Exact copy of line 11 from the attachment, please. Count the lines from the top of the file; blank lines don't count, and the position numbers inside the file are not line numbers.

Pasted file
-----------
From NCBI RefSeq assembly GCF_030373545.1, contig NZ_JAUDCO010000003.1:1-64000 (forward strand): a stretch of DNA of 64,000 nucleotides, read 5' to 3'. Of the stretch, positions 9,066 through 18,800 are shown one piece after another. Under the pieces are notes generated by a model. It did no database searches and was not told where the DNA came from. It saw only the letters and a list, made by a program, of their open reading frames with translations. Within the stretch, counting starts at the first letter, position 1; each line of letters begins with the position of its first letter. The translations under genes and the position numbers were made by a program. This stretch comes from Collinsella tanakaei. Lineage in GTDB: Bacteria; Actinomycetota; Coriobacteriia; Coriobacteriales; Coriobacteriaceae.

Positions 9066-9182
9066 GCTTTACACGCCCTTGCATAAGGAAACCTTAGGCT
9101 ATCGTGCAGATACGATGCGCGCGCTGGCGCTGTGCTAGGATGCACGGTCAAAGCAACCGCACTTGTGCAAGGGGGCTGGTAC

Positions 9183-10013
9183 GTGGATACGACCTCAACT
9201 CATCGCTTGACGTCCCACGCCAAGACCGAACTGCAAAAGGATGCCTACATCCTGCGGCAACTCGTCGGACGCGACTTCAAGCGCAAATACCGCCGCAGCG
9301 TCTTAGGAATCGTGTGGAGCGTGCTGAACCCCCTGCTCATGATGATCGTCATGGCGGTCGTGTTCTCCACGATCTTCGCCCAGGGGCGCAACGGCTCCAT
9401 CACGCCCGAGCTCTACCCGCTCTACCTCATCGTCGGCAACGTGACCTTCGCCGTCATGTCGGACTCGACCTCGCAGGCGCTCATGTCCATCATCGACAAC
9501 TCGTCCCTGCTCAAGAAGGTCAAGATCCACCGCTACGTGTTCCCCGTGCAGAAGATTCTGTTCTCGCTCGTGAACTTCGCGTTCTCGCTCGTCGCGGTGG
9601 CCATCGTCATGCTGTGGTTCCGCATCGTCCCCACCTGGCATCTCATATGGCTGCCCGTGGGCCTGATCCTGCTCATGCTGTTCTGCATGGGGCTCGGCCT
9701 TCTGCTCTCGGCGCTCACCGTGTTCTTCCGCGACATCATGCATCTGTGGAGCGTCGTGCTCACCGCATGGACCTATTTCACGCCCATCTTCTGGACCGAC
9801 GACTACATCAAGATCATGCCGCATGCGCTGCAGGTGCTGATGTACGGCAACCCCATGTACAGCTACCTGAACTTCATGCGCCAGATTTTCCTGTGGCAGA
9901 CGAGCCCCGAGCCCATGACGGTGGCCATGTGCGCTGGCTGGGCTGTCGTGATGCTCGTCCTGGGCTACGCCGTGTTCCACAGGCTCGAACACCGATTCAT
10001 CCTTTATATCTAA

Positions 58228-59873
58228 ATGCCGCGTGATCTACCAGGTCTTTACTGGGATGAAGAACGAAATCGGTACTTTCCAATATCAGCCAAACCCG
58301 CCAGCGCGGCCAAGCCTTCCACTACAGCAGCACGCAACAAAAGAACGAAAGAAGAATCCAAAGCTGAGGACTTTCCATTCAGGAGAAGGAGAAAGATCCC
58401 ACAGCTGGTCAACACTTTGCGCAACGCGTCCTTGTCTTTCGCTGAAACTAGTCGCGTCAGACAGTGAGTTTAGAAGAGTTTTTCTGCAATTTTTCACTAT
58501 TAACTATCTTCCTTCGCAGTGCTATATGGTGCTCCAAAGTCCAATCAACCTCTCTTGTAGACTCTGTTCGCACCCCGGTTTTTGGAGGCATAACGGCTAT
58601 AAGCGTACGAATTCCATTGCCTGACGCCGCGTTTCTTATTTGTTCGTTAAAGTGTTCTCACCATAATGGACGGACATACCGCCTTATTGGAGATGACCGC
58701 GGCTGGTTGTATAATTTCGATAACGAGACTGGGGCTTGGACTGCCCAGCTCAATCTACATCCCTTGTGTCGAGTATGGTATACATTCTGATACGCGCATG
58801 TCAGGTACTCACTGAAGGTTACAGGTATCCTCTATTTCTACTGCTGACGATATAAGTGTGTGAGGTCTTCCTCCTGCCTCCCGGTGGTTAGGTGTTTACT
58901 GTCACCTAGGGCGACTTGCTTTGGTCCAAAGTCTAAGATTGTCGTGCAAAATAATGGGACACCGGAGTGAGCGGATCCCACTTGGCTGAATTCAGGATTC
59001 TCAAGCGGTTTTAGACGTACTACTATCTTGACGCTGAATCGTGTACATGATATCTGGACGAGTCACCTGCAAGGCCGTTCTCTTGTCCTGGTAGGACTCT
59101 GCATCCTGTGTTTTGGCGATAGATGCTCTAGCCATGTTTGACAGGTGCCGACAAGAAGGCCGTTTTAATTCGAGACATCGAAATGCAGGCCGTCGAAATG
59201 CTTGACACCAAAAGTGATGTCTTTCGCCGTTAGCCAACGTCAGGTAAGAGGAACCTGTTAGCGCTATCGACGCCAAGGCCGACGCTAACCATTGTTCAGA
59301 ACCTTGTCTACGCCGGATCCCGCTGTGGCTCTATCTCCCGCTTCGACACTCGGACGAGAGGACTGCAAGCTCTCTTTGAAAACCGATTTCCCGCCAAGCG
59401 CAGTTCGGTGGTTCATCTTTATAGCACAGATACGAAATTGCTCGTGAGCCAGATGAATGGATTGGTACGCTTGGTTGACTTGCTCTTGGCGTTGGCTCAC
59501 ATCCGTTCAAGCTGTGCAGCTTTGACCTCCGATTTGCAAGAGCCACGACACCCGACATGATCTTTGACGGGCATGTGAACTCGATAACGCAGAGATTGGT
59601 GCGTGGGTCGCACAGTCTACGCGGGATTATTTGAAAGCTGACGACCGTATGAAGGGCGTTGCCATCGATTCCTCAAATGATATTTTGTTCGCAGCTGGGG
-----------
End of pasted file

9601 CCATCGTCATGCTGTGGTTCCGCATCGTCCCCACCTGGCATCTCATATGGCTGCCCGTGGGCCTGATCCTGCTCATGCTGTTCTGCATGGGGCTCGGCCT